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  • #16
    “Attempting to bring in your own CPA to give his/her own valuation will likely upset people.”

    Reading between the lines, you both don’t feel confident to read the complete financials OR the valuation. That is due diligence. You could easily hire a CPA to review them with you and explain them to you. That is NOT the same as having a separate valuation performed. Hiring a coach or tutor is not offensive.
    The partnership is an asset to produce future income. If the profitability has increased, it is worth more if it continues and you are getting an equal share.
    Educate yourself. You are about to become an owner. This is a skill you need.
    The same with the attorney. Understanding is due diligence. This is a skill you need.

    If you understand the financial and legal terms and conditions, no surprises, That is your goal of due diligence. That should not offend anyone. Fear of the unknown breeds suspicion and mistrust.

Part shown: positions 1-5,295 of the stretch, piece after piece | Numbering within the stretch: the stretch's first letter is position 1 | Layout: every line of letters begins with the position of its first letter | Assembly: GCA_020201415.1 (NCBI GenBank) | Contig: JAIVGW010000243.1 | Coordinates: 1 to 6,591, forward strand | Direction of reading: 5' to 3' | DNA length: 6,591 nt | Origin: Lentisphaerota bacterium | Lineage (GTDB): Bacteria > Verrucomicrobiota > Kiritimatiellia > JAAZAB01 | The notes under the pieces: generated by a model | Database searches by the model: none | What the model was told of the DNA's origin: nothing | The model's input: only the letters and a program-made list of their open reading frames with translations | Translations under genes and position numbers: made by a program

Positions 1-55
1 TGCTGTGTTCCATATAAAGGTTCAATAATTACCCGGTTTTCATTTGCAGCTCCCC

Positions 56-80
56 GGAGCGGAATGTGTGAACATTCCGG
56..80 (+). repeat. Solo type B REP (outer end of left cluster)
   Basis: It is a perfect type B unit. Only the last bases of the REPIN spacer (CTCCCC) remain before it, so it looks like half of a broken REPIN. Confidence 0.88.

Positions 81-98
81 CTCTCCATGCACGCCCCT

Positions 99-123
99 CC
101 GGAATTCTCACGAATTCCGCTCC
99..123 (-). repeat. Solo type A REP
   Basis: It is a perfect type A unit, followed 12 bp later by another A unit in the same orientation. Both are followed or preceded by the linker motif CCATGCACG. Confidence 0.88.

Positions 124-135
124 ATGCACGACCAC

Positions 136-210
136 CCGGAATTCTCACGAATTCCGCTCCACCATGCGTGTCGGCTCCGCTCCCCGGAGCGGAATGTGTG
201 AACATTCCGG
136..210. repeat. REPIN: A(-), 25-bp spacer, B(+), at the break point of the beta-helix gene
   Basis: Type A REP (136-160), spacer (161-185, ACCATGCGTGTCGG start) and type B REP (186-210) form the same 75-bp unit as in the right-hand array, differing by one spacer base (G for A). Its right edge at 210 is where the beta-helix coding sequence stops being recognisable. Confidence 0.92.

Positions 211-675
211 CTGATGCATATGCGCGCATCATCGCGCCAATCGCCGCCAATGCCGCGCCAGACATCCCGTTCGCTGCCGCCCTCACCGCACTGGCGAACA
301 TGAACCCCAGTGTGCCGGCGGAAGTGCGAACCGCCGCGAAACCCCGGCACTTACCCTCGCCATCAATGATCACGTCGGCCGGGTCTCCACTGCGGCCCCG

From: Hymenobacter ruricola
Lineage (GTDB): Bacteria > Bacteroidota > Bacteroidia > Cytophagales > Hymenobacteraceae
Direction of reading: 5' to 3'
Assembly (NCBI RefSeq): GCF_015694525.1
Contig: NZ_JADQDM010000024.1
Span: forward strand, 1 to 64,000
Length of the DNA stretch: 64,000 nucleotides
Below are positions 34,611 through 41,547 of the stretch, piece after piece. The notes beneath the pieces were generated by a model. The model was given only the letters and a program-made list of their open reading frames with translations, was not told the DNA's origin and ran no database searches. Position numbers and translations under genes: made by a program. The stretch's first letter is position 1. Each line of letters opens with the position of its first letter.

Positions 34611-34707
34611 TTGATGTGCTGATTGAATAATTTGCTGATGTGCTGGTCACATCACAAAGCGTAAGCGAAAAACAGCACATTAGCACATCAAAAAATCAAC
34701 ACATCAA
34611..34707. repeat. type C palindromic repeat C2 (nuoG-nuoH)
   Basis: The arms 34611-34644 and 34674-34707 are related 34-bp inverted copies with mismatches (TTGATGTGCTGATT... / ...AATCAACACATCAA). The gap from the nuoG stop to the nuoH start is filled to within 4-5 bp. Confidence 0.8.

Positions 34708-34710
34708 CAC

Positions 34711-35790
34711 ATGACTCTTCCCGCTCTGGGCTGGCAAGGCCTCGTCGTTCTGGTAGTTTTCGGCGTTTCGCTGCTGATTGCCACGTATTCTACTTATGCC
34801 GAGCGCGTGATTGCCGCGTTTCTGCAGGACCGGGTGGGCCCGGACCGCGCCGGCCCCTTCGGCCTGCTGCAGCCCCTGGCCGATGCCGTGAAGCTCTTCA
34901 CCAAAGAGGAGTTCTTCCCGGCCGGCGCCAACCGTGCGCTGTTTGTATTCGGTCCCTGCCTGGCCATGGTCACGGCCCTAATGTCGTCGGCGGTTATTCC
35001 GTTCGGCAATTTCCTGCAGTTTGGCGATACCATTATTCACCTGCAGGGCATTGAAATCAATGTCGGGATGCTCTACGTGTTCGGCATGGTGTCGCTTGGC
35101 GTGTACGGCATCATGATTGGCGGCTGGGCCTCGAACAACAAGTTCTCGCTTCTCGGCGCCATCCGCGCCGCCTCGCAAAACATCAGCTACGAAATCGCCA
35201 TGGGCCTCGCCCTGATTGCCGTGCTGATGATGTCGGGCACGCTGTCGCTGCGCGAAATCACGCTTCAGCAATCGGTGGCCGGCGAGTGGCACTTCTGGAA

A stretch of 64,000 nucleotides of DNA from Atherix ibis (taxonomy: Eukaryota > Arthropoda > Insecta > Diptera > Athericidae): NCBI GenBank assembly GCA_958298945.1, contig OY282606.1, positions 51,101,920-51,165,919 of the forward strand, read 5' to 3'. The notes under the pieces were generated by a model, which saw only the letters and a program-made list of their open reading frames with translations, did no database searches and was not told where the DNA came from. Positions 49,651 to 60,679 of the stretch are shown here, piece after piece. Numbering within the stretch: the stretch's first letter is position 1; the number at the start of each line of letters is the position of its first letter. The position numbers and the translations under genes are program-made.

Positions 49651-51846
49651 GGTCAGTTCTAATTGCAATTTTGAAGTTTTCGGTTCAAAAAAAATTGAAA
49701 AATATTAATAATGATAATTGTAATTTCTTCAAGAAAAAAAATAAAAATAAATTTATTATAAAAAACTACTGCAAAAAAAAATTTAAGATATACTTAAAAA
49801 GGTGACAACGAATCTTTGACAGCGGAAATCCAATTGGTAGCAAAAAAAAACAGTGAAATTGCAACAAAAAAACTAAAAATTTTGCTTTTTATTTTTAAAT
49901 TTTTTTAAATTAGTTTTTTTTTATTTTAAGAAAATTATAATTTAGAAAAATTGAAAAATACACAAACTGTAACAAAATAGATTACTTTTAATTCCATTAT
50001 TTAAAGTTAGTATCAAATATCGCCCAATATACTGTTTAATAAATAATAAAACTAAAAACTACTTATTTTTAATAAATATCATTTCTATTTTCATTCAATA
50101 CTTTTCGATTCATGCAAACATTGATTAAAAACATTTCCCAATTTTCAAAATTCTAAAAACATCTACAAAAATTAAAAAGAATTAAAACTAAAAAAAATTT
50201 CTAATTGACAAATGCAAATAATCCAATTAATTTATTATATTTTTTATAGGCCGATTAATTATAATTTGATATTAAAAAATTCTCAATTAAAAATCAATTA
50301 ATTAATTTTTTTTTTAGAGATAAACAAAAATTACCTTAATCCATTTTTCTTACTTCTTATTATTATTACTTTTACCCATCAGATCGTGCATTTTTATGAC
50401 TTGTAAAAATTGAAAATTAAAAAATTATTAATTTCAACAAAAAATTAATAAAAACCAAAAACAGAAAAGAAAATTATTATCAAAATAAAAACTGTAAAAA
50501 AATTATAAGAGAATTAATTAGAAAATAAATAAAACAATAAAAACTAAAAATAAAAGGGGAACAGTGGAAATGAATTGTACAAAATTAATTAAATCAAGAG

Now, the choice of negotiation or accepting or rejecting is a completely different process.
    Last edited by Tim; 04-21-2022, 05:03 AM. Reason: You don’t know what you don’t know. That is why you reach out for experts. CPA and attorneys review and advice is wise. Now you know what you didn’t know.

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    • #17
      Originally posted by MSooner View Post
      We’re not expecting to change the buy in—just understand where the business is financially and determine if buying in is worth it.